While most major lenders and creditors report to at least one of the credit reporting agencies, there is no requirement to report, and not all companies do. Therefore, it is possible to owe a debt that does not appear on any of your credit reports.
Even if a debt was reported but has been removed because of the seven year reporting limit, it may still be collected. The statute of limitations for collecting a debt varies by state and is not and does not always match the amount of time that a debt can appear on your credit report.
You also should be aware that simply because a debt does not appear on your reports currently doesn’t mean that it won’t be reported in the future. Some collection agencies may not report the debt right away. Also, if the creditor decides to file suit against you in court, it’s likely the court judgment would end up on your report under Public Record information.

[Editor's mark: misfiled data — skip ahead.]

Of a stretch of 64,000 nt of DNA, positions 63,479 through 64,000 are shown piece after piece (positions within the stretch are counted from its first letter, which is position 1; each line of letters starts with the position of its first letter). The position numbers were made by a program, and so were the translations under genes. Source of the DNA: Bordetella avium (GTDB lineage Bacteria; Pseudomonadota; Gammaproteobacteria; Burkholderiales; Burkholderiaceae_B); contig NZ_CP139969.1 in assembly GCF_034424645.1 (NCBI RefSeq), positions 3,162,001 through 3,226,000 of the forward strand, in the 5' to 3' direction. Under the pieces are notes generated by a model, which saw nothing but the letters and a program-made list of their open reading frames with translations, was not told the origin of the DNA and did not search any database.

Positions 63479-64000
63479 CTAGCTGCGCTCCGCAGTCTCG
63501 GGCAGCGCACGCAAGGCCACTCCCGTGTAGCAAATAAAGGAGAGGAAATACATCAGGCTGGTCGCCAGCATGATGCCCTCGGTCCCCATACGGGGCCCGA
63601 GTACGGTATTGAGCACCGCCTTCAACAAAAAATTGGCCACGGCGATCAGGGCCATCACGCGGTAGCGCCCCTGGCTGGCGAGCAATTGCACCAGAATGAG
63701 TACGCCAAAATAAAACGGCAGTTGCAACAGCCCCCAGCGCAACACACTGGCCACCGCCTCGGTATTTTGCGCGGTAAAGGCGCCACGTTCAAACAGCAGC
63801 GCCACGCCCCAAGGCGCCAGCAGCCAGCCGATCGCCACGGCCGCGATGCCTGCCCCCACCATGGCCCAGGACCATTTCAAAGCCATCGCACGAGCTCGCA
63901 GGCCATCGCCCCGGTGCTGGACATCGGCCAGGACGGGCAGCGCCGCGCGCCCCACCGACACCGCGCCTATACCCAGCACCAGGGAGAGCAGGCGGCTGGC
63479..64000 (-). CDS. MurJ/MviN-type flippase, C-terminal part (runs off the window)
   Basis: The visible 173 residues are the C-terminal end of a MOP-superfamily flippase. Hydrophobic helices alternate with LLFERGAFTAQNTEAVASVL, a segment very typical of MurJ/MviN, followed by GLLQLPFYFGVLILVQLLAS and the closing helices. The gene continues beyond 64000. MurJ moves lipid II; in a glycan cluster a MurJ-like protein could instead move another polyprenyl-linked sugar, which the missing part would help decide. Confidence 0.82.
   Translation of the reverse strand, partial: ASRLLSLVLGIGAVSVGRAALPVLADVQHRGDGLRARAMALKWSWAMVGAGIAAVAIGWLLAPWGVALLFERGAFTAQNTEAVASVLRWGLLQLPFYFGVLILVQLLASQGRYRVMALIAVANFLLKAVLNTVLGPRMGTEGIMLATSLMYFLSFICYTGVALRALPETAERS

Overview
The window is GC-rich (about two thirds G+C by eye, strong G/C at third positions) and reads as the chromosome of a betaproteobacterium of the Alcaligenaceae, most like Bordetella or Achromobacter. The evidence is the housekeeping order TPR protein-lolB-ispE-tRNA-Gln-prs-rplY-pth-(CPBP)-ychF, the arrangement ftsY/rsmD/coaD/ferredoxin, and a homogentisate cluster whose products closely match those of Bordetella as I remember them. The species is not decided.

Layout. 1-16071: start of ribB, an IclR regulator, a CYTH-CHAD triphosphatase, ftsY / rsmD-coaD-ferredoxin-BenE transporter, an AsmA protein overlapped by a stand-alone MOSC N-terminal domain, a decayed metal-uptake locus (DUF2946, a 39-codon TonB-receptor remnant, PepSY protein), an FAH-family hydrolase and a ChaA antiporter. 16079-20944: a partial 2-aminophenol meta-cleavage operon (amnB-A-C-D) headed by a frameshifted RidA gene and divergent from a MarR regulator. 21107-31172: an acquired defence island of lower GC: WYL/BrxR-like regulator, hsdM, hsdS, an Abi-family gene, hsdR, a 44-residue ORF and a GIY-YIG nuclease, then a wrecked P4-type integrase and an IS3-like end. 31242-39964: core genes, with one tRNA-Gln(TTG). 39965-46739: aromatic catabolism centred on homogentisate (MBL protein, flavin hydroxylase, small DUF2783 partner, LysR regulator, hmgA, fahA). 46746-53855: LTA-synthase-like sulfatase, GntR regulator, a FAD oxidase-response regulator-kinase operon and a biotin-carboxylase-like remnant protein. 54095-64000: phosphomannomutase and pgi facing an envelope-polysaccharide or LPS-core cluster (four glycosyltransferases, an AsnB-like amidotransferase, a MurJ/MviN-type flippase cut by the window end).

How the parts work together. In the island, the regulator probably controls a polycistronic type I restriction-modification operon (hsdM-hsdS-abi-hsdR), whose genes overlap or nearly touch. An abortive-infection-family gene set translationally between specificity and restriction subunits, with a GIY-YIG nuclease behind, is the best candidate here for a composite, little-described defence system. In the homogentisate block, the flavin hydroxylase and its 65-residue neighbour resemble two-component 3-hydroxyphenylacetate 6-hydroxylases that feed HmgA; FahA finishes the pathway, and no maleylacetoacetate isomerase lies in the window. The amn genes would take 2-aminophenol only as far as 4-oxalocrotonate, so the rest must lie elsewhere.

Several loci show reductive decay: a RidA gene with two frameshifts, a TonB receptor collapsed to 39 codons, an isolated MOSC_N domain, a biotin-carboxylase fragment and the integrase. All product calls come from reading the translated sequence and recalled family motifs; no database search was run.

Some debt collection agencies contact consumers with the same or similar name in their efforts to track down the debtor. If you are unsure of the debt they say you owe, you should request additional information in writing. If you are requesting something they are unable to provide, you may wish to contact the original creditor directly and inquire with them.
If the original debt still appears in your credit report, and they are reported accurately with a status of “charged off”, you owe the debts.
The bottom line is that whether or not a debt appears on your credit report does not affect its legitimacy or the creditor’s right to collect.
Article retrieved from Experian
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